Association of Late-Deafened Adults

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This article was considered for deletion at Wikipedia on August 22 2015. This is a backup of Wikipedia:Association_of_Late-Deafened_Adults. All of its AfDs can be found at Wikipedia:Special:PrefixIndex/Wikipedia:Articles_for_deletion/Association_of_Late-Deafened_Adults, the first at Wikipedia:Wikipedia:Articles_for_deletion/Association_of_Late-Deafened_Adults. Purge

oooh, orphan Association of Late-Deafened Adults (ALDA) is an organization for people who become deaf after childhood. ALDA was founded in 1987 by Bill Graham and Kathie Hering of Chicago, Illinois.[1] Within a few years, the organization had chapters in over 15 regions across the United States. The primary growth vehicle was ALDA News, a monthly newsletter.

By 1989 ALDA had begun holding annual conventions, known as ALDAcons. People from throughout the world have attended these conventions, which feature workshops, an exhibit hall, and social activities. The climax of the conventions is a Saturday night party featuring karaoke. I. King Jordan, president emeritus of Gallaudet University, is one of the most famous ALDAn and has spoken frequently at the conventions. The current president of Gallaudet, Alan Hurwitz, is also a regular convention attendee.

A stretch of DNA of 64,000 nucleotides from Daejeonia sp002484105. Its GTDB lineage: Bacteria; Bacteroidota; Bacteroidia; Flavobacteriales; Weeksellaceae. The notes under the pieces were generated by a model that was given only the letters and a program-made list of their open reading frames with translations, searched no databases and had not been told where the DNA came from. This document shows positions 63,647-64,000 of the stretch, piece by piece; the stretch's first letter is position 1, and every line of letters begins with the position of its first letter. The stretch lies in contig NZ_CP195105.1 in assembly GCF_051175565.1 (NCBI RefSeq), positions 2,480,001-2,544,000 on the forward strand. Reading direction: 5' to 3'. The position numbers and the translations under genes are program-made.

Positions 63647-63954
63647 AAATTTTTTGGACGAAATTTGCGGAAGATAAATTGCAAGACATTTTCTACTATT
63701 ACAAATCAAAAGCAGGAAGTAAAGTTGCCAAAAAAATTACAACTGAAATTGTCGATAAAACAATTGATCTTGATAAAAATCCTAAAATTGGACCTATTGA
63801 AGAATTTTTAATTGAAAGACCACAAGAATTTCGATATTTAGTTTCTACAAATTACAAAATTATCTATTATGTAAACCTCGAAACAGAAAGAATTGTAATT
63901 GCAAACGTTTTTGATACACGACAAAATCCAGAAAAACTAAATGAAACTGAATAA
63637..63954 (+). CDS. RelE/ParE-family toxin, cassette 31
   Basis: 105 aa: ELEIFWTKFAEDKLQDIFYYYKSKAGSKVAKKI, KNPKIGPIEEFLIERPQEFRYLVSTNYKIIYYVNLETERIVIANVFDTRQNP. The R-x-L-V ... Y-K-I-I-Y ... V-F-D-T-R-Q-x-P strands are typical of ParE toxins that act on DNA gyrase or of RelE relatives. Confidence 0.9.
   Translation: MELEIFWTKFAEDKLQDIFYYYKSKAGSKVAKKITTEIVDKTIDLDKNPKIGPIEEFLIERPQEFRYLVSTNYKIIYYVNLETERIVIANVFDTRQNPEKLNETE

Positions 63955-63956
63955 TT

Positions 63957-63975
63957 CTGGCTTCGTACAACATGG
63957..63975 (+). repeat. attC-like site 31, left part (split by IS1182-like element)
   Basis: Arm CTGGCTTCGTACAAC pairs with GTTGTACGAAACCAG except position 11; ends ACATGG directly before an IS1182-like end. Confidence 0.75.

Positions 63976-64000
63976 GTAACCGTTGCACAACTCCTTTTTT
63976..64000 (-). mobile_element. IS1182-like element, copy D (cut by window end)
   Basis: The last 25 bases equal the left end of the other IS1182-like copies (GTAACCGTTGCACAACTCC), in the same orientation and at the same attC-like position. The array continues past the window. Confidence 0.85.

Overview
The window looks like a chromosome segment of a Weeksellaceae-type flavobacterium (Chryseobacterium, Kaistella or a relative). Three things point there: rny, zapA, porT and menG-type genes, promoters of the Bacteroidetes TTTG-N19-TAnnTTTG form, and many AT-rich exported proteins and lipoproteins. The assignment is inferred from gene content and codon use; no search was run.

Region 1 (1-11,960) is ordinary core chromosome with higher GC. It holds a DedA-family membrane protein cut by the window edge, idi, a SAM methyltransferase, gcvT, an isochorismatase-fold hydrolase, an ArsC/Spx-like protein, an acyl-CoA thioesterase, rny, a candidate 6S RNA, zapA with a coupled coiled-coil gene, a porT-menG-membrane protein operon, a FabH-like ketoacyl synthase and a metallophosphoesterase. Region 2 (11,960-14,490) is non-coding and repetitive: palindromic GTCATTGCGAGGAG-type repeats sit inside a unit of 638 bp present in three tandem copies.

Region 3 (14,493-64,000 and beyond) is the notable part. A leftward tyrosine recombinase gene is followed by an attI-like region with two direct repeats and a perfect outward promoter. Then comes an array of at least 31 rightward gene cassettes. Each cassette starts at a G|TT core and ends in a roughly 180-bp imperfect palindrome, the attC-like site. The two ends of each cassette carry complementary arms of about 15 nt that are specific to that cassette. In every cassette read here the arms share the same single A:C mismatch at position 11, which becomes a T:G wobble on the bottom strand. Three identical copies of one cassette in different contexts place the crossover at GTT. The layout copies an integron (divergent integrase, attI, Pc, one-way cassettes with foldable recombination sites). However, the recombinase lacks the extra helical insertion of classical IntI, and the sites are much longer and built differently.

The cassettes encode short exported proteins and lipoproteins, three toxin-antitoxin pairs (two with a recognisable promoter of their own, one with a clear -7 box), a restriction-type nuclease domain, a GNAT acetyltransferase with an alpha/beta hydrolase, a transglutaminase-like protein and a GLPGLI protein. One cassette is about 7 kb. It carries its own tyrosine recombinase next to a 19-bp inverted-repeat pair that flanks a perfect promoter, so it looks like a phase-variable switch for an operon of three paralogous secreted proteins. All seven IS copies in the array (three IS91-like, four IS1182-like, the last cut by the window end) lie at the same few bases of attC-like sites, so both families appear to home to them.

Most recently, the Association of Late-Deafened Adults has been involved in Congressional hearing for technological improvements such as movie theater captioning devices for theaters, [2][3] and working with the Georgia Institute of Technology for a text conversion program for Google Glass.[4]

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